We Love Our ButYouDontLookSick.com Readers!!

 

spoons with a bow
I am so honored to hear from the readers of butyoudontlooksick.com. When I write, or share I never really know how people feel. I don’t know if my articles or essays effect them. When I write I put my emotions, passion and my heart on paper. When our readers, or “spoonies” as we like to call each other, reach out to me it feels amazing. It makes all the time and energy I spend worth it. It fills my soul.

Sometimes I hear from readers via facebook. Sometimes I hear from readers through Twitter.

Recently, I am so grateful to hear from some special “spoonies” and I wanted to share it with you:

The first video I wanted to share is from LA Gozzard. She is a wonderful woman who lives in Canada. She made this video because she felt the words to the song were a perfect way to express what butyoudontlooksick.com is all about… support, community and friendship. Lisa also volunteers for the site and we are so lucky to have her.

This 2nd video was sent in by a reader named chelsea who is also from Canada. (Feeling the Canadian Love!) She made a great video inspired by my essay “The Spoon Theory” I really just love how creative our readers can be!

These are just 2 of many emails, drawings, pictures, etc that people have sent. I just felt I needed to share these 2 with all of you. Thank you to anyone who does anything to support this site, from comments on posts to sharing articles through twitter, facebook, myspace and more!

If you have celebrated The Spoon Theory, or this site in anyway creatively please let us know and you can be featured here too!

If you would like to subscribe to our youtube page you can see more videos like these!

©2019butyoudontlooksick.com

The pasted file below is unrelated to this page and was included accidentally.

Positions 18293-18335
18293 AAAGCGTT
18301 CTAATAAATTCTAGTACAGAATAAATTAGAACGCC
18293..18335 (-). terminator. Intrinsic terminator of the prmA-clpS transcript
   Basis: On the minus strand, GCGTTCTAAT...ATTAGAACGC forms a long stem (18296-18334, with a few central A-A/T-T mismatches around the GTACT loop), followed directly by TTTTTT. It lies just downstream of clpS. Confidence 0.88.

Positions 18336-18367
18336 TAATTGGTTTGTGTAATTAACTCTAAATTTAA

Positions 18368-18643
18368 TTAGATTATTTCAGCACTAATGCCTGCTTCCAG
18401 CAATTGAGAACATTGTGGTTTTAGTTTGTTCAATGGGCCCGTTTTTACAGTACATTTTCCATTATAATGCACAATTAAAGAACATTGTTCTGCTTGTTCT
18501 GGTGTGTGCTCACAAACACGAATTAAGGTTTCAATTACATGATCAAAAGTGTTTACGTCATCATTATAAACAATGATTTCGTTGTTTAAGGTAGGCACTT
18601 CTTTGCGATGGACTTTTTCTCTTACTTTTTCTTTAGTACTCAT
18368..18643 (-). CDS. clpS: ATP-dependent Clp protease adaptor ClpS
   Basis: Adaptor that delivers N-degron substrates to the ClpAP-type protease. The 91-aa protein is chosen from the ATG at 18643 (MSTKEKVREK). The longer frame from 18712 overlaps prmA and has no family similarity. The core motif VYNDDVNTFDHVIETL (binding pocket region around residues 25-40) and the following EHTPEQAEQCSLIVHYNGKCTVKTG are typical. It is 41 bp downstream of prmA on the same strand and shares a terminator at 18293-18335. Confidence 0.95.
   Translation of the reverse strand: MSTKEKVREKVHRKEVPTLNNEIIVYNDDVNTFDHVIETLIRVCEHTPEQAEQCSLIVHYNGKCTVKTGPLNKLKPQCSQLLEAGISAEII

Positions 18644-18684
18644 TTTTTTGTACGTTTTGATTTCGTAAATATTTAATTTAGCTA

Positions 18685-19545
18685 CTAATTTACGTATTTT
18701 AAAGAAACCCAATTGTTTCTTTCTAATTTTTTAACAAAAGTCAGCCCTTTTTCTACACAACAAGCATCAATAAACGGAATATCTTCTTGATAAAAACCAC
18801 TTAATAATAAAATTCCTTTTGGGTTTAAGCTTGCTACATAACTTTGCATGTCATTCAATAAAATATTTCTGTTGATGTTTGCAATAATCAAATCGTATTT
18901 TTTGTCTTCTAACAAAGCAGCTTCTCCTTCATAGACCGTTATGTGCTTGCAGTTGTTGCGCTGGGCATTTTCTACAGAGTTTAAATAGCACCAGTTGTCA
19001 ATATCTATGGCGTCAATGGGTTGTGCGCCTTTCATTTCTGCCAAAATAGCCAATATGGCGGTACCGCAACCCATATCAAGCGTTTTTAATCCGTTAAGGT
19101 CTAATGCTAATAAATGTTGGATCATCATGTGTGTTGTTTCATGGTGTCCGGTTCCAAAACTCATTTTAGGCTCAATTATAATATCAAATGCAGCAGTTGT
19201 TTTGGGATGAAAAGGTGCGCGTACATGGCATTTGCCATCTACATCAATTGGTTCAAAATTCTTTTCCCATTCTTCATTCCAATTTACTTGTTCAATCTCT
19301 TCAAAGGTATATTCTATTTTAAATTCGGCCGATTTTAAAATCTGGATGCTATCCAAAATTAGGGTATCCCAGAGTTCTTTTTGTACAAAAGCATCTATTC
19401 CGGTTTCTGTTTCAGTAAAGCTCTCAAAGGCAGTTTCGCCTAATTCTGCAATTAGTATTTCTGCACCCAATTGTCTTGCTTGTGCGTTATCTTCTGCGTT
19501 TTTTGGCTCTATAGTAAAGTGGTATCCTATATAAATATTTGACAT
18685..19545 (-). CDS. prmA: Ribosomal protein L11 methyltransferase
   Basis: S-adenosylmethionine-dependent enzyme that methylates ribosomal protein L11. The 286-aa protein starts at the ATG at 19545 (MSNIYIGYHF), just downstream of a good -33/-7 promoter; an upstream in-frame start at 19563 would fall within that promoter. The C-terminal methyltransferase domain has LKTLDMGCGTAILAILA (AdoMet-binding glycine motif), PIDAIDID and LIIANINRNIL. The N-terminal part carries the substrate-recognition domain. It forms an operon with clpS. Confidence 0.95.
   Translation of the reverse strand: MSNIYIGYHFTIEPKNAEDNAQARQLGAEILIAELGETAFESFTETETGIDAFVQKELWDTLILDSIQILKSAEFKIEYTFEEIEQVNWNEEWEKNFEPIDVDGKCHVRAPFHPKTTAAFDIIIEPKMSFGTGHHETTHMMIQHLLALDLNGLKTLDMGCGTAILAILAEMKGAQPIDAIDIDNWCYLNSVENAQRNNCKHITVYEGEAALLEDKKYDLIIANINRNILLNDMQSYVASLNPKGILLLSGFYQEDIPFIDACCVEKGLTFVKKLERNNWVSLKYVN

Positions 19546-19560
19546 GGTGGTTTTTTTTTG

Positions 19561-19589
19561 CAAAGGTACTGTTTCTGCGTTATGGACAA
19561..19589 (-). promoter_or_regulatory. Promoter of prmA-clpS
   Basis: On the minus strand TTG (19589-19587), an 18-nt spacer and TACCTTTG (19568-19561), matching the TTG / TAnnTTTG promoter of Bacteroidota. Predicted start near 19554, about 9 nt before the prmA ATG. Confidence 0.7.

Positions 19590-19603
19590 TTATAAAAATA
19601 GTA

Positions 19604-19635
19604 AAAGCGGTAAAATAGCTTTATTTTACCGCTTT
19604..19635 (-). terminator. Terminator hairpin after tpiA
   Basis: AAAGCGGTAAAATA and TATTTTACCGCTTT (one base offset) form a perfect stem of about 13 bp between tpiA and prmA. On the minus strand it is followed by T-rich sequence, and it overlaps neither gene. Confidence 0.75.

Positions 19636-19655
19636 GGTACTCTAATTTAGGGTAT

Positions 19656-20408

• mevsm1

    Hi Syler, I thought of you when I saw this:

  • Pamela Woodfield

    I have “liked” the facebook page for this group quite a while back but it will not allow me to post to the wall or for that matter respond or like just about everyone’s posts. I would love to be able to join in with the group discussions. Can u advise me what the problem may be? I know people’s privacy issues on FB may be one answer but why can I not post to the man wall itself? Thank u for your assistance.

  • Anna

    Hello,

    Your spoon theory has inspired me to reach out and explain to my peers more efficiently. I do not have Lupus but CFS, but I think your theory will aid me a lot, in explaining to my peers who are highly skeptical about the pain and fatigue I experience. If you do not mind, I will apply your theory to my classmates. Thank you for this creative idea – I am sure it will and has touched many people and given the motivation to talk to everyone who does not believe them or does not understand them, and not give up in life.

    Thank you so much!

    anna

  • Shira Hadditt

    Your spoon theory touched my heart and soul – my pain is mental – or emotional. I’m bipolar, have been diagnosed for thirty-five years and tho’ I take medication, my constant problem is scheduling – not letting myself get too excited or energetic and then crashing into a funk. With your permission, I’d like to forward your Spoon theory to the members of my bipolar support group. It makes such good sense and seems so much easier to use than a diary or a written list… And that first video about crying – oh, I book- marked it so whenever I feel that awful lump in my throat, I can go there and cry, cry, cry. Thank you, thank you, thank you.